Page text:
Contrary to expectations, Vice-Premier Qian Qichen’s vaunted olive branch for Taiwan’s Democratic Progressive Party (DPP) is unlikely to reduce Cross-Strait tension in the foreseeable future. Qian’s statement welcoming certain categories of DPP members to visit the mainland, however, has confirmed that the Chinese Communist Party (CCP) leadership has decided to use relatively moderate means–particularly business leverage–to rein in President Chen Shui-bian’s perceived proclivities toward independence.
At a ceremony marking the seven-year anniversary of President Jiang Zemin’s “eight-point Taiwan initiative,” Qian said on January 24 that the majority of DPP members were to be distinguished from a “very small minority” of separatists–and that DPP members with the “appropriate status” could visit China. While Beijing’s apparent reversal of its DPP policy might have conjured hopes of some form of real dialogue across the Strait, subsequent developments have dashed the possibility of CCP-DPP contact or talks any time soon.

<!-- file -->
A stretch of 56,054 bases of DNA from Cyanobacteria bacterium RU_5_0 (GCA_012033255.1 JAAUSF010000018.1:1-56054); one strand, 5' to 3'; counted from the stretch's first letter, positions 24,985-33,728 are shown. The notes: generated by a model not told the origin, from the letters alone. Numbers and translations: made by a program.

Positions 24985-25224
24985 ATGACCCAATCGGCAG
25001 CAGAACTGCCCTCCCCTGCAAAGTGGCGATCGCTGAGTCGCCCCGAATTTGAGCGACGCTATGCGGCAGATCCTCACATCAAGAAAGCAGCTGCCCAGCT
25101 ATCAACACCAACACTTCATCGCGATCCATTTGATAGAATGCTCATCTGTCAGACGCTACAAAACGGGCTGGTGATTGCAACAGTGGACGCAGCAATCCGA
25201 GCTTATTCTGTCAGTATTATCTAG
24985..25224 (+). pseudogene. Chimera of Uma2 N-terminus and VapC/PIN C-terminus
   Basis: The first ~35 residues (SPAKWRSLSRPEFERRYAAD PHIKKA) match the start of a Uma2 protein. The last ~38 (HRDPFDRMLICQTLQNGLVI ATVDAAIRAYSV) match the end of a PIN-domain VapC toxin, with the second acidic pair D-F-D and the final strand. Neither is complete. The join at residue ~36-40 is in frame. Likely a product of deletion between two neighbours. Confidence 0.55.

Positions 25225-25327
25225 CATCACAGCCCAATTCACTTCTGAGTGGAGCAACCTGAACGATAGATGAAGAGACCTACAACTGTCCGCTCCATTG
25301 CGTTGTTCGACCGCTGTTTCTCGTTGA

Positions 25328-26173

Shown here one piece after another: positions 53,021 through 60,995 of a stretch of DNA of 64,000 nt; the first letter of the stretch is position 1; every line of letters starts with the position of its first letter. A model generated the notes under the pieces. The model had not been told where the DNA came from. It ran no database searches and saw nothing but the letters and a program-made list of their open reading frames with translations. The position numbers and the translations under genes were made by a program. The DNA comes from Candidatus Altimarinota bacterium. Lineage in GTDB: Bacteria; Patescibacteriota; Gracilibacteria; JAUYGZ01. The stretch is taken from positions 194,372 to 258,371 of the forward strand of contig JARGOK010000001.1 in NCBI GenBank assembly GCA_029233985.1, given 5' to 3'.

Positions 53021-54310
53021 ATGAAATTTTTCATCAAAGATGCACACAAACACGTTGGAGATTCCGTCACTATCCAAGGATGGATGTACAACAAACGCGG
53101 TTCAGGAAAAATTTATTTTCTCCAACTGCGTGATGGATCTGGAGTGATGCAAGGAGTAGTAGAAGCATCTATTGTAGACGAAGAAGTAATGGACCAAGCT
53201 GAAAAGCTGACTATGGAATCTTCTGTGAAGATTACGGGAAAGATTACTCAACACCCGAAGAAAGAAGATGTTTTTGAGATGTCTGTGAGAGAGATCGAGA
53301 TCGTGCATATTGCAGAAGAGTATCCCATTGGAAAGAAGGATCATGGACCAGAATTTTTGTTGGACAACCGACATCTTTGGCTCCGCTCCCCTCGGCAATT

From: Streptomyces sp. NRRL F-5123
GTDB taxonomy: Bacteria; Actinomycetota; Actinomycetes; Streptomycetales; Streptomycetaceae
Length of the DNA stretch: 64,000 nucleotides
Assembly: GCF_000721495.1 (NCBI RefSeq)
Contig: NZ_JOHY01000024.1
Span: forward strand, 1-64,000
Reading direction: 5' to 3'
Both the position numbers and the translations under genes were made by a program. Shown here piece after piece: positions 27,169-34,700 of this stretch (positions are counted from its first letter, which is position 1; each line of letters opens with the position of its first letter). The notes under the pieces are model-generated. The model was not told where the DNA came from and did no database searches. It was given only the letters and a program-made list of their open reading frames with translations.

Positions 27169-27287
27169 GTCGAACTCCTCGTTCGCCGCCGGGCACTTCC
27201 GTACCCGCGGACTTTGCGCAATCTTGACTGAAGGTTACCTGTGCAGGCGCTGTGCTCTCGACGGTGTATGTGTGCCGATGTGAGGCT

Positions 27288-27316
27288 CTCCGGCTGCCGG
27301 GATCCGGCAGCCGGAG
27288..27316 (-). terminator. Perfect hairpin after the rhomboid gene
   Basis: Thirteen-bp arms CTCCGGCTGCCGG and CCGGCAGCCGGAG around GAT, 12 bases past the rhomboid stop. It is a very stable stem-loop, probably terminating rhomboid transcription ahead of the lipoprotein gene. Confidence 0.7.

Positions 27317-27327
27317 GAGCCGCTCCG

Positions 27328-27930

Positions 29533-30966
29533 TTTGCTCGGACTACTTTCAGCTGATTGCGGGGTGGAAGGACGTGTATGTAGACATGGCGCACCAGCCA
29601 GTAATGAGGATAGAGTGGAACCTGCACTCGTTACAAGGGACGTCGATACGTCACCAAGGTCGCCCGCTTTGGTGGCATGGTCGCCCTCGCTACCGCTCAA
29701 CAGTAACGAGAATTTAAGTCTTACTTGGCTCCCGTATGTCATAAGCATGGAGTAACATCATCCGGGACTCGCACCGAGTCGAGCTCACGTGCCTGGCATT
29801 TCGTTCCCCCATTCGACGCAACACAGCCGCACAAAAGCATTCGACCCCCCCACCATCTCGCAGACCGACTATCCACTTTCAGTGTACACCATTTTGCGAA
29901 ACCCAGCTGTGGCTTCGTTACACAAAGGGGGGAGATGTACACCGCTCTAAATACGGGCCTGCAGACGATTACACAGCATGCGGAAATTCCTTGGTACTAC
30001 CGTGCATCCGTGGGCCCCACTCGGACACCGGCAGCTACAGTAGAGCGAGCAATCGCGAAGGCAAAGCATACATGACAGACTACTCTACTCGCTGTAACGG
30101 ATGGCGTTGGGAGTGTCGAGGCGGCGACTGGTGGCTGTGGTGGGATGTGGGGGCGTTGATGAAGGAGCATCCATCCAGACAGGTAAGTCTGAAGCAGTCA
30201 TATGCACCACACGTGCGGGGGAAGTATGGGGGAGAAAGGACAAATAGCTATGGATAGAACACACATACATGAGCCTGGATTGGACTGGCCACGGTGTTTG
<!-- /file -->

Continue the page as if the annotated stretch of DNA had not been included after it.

One day after Qian’s statement, the China-run Hong Kong paper, Wen Wei Po, quoted a senior Chinese official as specifying qualifications to Qian’s invitation to DPP members to visit the mainland. The official said that Beijing had not changed its policy of no official contact with the DPP–and that DPP members could only visit the mainland in private capacities. He added that top-level DPP members such as Chairman Frank Hsieh, who has expressed a wish to visit China, would still be barred. Given the fact that a number of mid-ranking DPP members have already made private visits to Chinese cities–including Macau, which has developed into a meeting point between officials from both sides–Qian’s “concession” looks less groundbreaking than it seems.
At most, the new dispensation might mean that a larger number of second-echelon DPP politicians could make private trips across the Strait. Pro-unification Taiwan politicians estimate that about twenty DPP legislators Beijing deems “moderate” might be allowed to tour the mainland in non-official capacities.